Notwithstanding Section 10231.5 of the Government Code, within one year of the operative date of this chapter, and annually thereafter, the commission, in consultation with the department, the Treasurer, and the Franchise Tax Board, shall issue a report to the Legislature describing the state’s efforts to meet the policy goals articulated in this chapter. The report shall be submitted in compliance with Section 9795 of the Government Code.

19990.1002.
 (a) At least four years after the issue date of any license pursuant to this chapter, but no later than five years after that date, the Bureau of State Audits shall issue a report to the Legislature detailing the implementation of this chapter.
(b) A report submitted pursuant to subdivision (a) shall be submitted in compliance with Section 9795 of the Government Code.

Article  11. Partial Severability and Repeal of Chapter

19990.1101.
 (a) Except as provided in subdivision (b), the provisions of this chapter are severable. If any provision of this chapter, other than those listed in subdivision (b), or its application, is held invalid, that invalidity shall not affect other provisions or applications that can be given effect without the invalid provision or application.
(b) (1) The following provisions of this chapter are not severable:
(A) Establishing poker as the only permissible Internet gambling game.
(B) Prohibiting persons or entities who have been convicted in a court of competent jurisdiction of a felony consisting of either having accepted a bet over the Internet in violation of United States or California law, or having aided or abetted that unlawful activity, from being licensed under this chapter.
(C) Limiting the entities that are eligible for an operator license.
(2) If any of the provisions identified in paragraph (1), or application of those provisions to any person or circumstances, is held invalid, the entire chapter shall be invalid.

19990.1102.
 This chapter shall remain in effect only until January 1, 2024, and as of that date is repealed, unless a later enacted statute, that is enacted before January 1, 2024, deletes or extends that date.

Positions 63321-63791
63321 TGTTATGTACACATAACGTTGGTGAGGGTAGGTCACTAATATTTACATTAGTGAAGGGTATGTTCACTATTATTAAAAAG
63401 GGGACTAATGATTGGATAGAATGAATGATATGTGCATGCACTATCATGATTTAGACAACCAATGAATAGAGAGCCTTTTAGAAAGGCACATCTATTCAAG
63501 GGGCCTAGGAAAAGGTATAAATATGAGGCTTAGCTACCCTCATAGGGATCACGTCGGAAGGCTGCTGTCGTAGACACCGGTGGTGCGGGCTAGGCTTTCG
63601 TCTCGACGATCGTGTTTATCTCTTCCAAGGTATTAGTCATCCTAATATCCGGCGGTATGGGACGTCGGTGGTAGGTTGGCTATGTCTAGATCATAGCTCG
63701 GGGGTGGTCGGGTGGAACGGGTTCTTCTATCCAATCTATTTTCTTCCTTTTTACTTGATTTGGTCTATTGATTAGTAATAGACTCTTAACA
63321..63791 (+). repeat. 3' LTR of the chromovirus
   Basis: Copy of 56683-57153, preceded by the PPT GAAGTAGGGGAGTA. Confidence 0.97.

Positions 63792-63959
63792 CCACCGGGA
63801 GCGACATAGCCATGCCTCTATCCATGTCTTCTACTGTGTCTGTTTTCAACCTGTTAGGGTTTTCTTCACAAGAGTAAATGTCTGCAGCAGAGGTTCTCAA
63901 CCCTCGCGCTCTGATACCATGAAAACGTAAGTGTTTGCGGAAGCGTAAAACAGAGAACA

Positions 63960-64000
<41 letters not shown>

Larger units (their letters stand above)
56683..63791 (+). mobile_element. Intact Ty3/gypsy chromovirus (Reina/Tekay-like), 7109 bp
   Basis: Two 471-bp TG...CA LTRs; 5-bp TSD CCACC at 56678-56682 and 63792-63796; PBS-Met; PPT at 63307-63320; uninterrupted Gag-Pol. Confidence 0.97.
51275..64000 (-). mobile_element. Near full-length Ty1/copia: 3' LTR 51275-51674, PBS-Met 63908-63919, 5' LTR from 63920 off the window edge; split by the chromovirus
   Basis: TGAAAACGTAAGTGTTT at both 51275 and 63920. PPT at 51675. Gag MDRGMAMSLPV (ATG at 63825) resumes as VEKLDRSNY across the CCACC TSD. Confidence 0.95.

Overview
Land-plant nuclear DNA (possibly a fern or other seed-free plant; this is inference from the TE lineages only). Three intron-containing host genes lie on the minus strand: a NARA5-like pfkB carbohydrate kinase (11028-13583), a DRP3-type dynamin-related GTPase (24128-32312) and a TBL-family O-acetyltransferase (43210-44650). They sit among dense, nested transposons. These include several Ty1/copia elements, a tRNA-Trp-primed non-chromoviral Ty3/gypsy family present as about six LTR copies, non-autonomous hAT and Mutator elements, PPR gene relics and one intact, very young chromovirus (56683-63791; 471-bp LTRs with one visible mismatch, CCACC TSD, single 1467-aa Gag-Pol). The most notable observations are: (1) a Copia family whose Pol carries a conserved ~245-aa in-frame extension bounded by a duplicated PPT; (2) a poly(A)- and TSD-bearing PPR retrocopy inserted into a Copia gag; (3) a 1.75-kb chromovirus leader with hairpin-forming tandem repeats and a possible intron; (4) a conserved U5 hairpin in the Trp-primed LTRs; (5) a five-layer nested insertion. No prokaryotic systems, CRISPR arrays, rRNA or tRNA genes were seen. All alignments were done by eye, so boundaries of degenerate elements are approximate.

SEC. 3.

 The Legislature finds and declares that Chapter 5.2 (commencing with Section 19990.101) of Division 8 of the Business and Professions Code, as added by Section 1 of this act, imposes a limitation on the public’s right of access to the meetings of public bodies or the writings of public officials and agencies within the meaning of Section 3 of Article I of the California Constitution. Pursuant to that constitutional provision, the Legislature makes the following findings to demonstrate the interest protected by this limitation and the need for protecting that interest:
The limitations on the people’s right of access set forth in this act are necessary to protect the privacy and integrity of information submitted by registered players as well as the proprietary information of the license applicants and licensees.

SEC. 4.

 No reimbursement is required by this act pursuant to Section 6 of Article XIII B of the California Constitution because the only costs that may be incurred by a local agency or school district will be incurred because this act creates a new crime or infraction, eliminates a crime or infraction, or changes the penalty for a crime or infraction, within the meaning of Section 17556 of the Government Code, or changes the definition of a crime within the meaning of Section 6 of Article XIII B of the California Constitution.

SEC. 5.

 This act is an urgency statute necessary for the immediate preservation of the public peace, health, or safety within the meaning of Article IV of the Constitution and shall go into immediate effect. The facts constituting the necessity are:
In order to protect the interests of Californians who play online gambling games and to ensure that people play fair games, that the state realizes the revenues, and that suitable persons operate authorized poker Web sites, it is necessary that this act take effect immediately.